Why Carl Icahn’s Latest Move on Dell Isn’t the No-Brainer He Says It Is
Carl Icahn, the billionaire activist investor who has hounded Dell throughout its attempt to go private in a $24.4 billion leveraged buyout, said yesterday that he saw what he calls a “no-brainer” opportunity for Dell shareholders.
Those who oppose the buyout of the company proposed by Michael Dell, the founding CEO, and the private equity firm Silver Lake, can, as he put it in a letter to shareholders yesterday, “have their cake and eat it too” — by opting not to vote for the buyout and by exercising their rights to have the company appraised within 60 days after the buyout closes.
If the buyout is approved, they’ll get their payout of $13.65 a share, plus a chance to reap an additional reward later if the court finds the company is worth more than that. “If you own Dell and opt for appraisal rights, you have a rare opportunity to make a profit without taking risk,” he told fellow Dell shareholders.
There are three reasons that he’s wrong, two of which he has acknowledged, and one he has as yet ignored completely.
First: Icahn assumes that a Delaware judge would find more value in Dell than what Michael Dell and Silver Lake have offered. Argue what you will about Dell’s other business units, the fact is that it is still about 70 percent exposed to the personal computer industry, which just clocked its fifth straight quarter of market declines. Dell shares, left to float on their own without the buyout bid, and valued similarly to rival Hewlett-Packard, could easily trade for about half the buyout price, plus or minus a couple of dollars.
Icahn said that, historically, companies facing appraisal rights cases in Delaware courts settle with those shareholders who bring them. But Dell could just as easily gamble on the outcome and argue, as it did in a presentation to shareholders last week, that there’s no additional value to be found. At best, it’s a crapshoot.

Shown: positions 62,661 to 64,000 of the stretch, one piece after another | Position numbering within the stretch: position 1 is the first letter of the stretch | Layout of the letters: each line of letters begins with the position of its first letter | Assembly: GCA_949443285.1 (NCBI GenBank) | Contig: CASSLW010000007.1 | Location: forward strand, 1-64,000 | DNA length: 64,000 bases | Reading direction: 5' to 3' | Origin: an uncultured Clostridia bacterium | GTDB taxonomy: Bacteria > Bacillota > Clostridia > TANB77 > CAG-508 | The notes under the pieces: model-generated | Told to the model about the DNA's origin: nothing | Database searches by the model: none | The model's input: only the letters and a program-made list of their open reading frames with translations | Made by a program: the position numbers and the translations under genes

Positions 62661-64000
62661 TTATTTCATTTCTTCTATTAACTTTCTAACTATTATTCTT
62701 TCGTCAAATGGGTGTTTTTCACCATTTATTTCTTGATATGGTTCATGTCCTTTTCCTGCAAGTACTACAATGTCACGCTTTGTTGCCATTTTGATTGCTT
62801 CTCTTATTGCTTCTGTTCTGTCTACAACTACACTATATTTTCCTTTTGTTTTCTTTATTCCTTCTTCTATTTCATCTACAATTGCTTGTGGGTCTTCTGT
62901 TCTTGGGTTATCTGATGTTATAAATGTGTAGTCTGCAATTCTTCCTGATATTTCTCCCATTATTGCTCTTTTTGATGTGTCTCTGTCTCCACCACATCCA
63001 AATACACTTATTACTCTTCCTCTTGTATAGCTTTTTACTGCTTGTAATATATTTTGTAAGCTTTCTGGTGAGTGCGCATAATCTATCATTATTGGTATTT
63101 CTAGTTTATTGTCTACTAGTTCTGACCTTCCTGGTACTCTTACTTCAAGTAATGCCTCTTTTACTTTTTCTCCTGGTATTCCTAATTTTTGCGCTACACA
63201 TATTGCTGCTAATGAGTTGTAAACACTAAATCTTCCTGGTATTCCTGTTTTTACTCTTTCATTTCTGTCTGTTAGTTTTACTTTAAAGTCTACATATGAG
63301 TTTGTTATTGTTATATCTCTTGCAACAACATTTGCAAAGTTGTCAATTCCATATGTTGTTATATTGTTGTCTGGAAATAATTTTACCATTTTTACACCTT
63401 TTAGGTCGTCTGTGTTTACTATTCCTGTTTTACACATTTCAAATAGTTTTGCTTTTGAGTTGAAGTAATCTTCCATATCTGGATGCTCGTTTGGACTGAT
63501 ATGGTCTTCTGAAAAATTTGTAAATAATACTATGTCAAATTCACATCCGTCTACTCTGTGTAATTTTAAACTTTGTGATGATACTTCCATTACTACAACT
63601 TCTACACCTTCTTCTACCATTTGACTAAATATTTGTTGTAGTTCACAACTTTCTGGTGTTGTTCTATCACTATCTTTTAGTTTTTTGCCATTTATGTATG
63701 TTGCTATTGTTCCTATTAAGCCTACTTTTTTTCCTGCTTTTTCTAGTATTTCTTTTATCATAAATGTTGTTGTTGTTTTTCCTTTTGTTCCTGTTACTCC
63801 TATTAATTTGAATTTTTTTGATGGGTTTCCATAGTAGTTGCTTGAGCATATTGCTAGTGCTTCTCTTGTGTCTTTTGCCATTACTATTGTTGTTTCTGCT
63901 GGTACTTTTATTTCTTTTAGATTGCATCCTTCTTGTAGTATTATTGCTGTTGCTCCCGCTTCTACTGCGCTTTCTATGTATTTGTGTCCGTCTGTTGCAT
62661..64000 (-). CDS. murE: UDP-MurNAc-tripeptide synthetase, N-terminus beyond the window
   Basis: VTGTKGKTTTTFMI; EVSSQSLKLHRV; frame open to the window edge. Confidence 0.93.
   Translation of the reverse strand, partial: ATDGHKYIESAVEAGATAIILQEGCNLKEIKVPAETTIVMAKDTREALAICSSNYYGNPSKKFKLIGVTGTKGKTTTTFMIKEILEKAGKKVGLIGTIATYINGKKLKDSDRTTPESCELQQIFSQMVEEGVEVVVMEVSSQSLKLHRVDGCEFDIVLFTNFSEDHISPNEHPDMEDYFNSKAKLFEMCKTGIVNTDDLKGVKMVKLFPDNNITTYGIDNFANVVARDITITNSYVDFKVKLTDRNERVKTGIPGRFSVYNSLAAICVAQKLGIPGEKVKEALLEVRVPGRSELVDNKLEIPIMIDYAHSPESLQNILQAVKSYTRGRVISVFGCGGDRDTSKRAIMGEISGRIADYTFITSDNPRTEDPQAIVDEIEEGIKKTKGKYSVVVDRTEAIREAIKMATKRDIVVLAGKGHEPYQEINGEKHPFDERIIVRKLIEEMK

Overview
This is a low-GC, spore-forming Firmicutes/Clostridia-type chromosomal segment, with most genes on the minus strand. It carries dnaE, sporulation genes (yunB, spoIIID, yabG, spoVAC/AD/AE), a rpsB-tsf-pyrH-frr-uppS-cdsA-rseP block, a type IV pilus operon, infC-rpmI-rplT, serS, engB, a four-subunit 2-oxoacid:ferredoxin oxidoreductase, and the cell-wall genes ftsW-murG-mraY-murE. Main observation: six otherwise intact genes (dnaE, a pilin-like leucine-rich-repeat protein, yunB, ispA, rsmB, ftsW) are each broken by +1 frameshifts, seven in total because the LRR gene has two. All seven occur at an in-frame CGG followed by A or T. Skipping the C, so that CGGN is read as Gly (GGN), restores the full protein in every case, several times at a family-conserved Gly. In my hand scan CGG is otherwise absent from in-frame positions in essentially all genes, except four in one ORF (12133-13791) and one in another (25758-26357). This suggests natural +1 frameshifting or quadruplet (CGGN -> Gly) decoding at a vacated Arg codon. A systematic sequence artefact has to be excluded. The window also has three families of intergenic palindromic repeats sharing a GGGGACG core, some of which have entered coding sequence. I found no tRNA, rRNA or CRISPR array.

Second: Even if the case proceeded, those shareholders bringing an appraisal case would have to go to the time and expense to fight it. And, in the end, the judge could just throw the whole thing out. In a previous Delaware case in June, a judge ruled from the bench that Icahn’s claim that the Dell go-shop process wasn’t fair should be tossed out.
Third: Probably the biggest flaw in Icahn’s appraisal rights tactic is that, for it to work, the buyout deal must first be approved. That means that about 43 percent of shareholders — excluding Michael Dell — have to vote in favor of the deal. (Under the rules of the go-shop process, a non-vote is equivalent to a “no” vote.) But in order to exercise your appraisal rights, you must not vote for the deal.
That raises the risk that the buyout doesn’t get approved. Without a buyout, there’s no appraisal case, no initial payout, and no chance to get paid a second time in the unlikely event that the case proceeds to a conclusion. Where Icahn argues that there’s a chance to “have your cake and eat it too,” there’s a very real prospect that the cake doesn’t get baked at all.
Dell’s special committee pleaded with shareholders in a filing with the U.S. Securities and Exchange Commission late Thursday: “… if a sufficiently large number of shareholders seek appraisal and thus do not vote in favor of the acquisition (which is required to pursue appraisal rights), the merger agreement will be terminated, the merger will not occur, stockholders will not have the opportunity to receive the $13.65 per share cash merger consideration, there will be no appraisal rights, and stockholders will continue to bear the risks of holding their Dell shares.”
If that happens, the scenarios aren’t pretty. Icahn would move to launch his $14-a-share offer to buy up to 72 percent of Dell shares and leave the rest as a publicly traded stub. (He promised yesterday to sweeten this offer with warrants to buy more Dell shares in a forthcoming filing today.)
Implied in that tender offer is the prospect of a proxy fight that could drag on for months, if not longer. Dell’s board would likely morph into a muddled mix of directors with competing loyalties to Icahn or to Michael Dell. But if the tender offer were to succeed, the founder would have the chance to end up controlling more than 40 percent of the company’s shares, and could simply bide his time until he could move to retake control. There’s no telling exactly what Dell shares might do in response to the turmoil, but it’s hard to see a scenario where they rise.
For Dell shareholders, it’s also pretty hard to call this a no-risk move.